You don't hear much about the Bucky Lees of the world. But they're out there.
Mr. Lee volunteers as a coach and mentor to youngsters in Baltimore. For 25 years he has coached basketball teams and organized leagues at recreation centers, including Oliver in East Baltimore, where this day he orchestrates drills for boys 11 and 12 years old.
"The goals here are very simple," Mr. Lee says, "to be a child first, a student second, and an athlete third."
He is 49, tall and lean, and his long, distinguished face resembles that of Julius Erving, or Dr. J., the retired basketball star.
On the sidelines, Mr. Lee is mild-mannered as he talks about trying to help children prosper in the city, but on the court he yells at his players.
"The first thing you should know about me is I'm a disciplinarian," he says. "I demand respect, and I give it."
He says some people don't like his coaching style.
Parents have taken their children off his teams, and youngsters have quit on their own.
But most stay, and after awhile they and their parents realize he has the child's best interest at heart, Mr. Lee says.
Two mothers at practice, Diane Williams and Francine Lyles, say Mr. Lee has a positive effect on their sons, Tony Johnson and Timothy Lyles, both 11.
At their critical age the boys need a stern hand, the mothers say.
"He lets them know there's something else besides just being out on the corner," Ms. Williams says. "He lets them know they can accomplish so much more in their lives."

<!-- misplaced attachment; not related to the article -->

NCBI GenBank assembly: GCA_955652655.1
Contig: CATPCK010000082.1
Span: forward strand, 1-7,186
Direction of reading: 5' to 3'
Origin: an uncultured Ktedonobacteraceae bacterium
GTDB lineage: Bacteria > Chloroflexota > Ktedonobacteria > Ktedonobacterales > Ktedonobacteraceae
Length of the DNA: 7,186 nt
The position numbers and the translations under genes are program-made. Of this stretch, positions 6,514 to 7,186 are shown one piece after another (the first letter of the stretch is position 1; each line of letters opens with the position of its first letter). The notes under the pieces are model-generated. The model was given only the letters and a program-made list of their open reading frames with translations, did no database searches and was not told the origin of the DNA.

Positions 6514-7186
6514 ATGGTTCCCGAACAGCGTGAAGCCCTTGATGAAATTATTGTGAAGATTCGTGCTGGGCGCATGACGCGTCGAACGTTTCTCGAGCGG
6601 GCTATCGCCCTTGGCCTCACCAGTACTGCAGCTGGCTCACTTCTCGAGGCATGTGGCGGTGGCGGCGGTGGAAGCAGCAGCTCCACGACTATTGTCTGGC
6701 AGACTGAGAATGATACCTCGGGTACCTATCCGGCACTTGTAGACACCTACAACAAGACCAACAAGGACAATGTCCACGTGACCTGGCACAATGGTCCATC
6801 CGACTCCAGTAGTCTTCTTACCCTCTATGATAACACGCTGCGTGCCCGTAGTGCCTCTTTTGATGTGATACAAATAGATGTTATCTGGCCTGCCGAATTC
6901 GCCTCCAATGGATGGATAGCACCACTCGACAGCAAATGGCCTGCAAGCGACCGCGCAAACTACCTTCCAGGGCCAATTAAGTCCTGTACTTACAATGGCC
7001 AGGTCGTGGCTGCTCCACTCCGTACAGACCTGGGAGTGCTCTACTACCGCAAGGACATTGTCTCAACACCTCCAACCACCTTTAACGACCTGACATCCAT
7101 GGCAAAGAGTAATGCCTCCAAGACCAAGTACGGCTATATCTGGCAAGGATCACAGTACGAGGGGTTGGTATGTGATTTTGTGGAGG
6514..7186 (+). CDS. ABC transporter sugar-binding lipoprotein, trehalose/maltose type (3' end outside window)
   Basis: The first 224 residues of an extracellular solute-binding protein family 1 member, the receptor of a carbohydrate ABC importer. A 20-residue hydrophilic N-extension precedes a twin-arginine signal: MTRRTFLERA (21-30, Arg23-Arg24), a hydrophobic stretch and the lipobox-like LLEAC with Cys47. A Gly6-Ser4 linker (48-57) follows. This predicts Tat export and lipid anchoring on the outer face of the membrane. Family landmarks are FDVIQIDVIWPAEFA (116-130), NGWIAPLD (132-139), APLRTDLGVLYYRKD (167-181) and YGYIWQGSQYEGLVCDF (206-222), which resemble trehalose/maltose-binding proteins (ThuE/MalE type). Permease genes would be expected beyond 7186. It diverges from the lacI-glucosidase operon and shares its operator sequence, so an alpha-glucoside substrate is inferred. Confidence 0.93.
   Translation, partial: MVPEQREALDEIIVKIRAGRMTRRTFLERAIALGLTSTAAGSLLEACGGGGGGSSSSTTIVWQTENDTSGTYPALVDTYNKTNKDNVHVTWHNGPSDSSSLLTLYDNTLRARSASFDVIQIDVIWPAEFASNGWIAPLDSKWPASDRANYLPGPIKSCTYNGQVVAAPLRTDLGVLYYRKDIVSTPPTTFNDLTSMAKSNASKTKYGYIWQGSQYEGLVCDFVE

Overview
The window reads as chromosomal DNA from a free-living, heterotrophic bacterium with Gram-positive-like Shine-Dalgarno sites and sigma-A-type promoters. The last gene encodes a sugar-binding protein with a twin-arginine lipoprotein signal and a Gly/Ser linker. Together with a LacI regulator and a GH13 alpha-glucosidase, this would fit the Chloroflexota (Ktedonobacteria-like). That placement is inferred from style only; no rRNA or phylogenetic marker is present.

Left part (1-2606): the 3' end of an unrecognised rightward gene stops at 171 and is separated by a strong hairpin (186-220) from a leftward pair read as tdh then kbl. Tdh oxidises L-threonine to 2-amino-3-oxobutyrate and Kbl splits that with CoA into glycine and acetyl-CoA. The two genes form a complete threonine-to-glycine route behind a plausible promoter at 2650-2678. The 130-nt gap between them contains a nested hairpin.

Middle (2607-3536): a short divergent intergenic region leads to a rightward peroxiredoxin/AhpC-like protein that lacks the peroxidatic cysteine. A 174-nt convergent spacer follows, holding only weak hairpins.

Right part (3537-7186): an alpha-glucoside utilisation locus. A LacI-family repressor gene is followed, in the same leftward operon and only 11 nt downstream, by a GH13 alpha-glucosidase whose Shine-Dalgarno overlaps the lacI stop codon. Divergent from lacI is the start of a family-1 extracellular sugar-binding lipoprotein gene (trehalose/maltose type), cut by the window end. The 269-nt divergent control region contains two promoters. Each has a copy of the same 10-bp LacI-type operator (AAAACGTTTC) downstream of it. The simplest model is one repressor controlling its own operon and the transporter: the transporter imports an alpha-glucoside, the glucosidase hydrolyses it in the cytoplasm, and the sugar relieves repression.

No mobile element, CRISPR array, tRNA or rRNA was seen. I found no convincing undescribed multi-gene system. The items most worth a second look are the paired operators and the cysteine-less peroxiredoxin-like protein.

Hilton O. Bostick, president of the Oliver Community Association, says Mr. Lee is the consummate example of community commitment.
"Bucky Lee's just as important as Martin Luther King Jr. was, just as important as Jesse Jackson will ever be, or as Kurt Schmoke will ever be," Mr. Bostick says. "By his example he tells our children: This person cares about you."
Mr. Lee grew up in Douglass Homes, a public housing development in East Baltimore.
He played football, baseball and basketball, but twice as a teen-ager he --ed blindly into the street and a car clipped his legs.
Years later he underwent surgery on both knees.
Unable to play sports anymore, he decided to coach in recreational leagues.
He works as a security officer at the Legg Mason Tower downtown.
He has six children, all grown or living with their mother.
Mr. Lee lives alone a few blocks from the Oliver Recreation Center.
"When I first met him I thought he worked here," says Ben DuBose, a fellow coach who is an agent for the Internal Revenue Service.
Mr. DuBose soon realized Mr. Lee was a volunteer.
"It's like he lives here," Mr. DuBose says. "I don't know any other person who puts in more time with kids than he does.
"I've seen him on a Saturday coach four games. By the end he's physically drained. He's giving hand signals because he can't talk anymore."
Mr. DuBose has also seen Mr. Lee take youngsters cut from other teams and mold them into champions.
"He took the leftovers and won," Mr. DuBose says. "He can get more out of some kids than teachers can."
Mr. DuBose and Mr. Lee have coached Amateur Athletic Union teams together since 1988.
Each year they won the state championship and then raised money to transport the youngsters to a national tournament.
They also put together a tutoring and mentor program for the boys.
Mr. Lee makes all his players show him their report cards. He won't let them play unless they keep their grades up.
Most eventually play for their high school teams.
But no matter how high they jump or how well they shoot, Mr. Lee says he tries to instill in them values they will carry the rest of their lives.
"They don't make too many people like Bucky Lee anymore," Mr. DuBose says.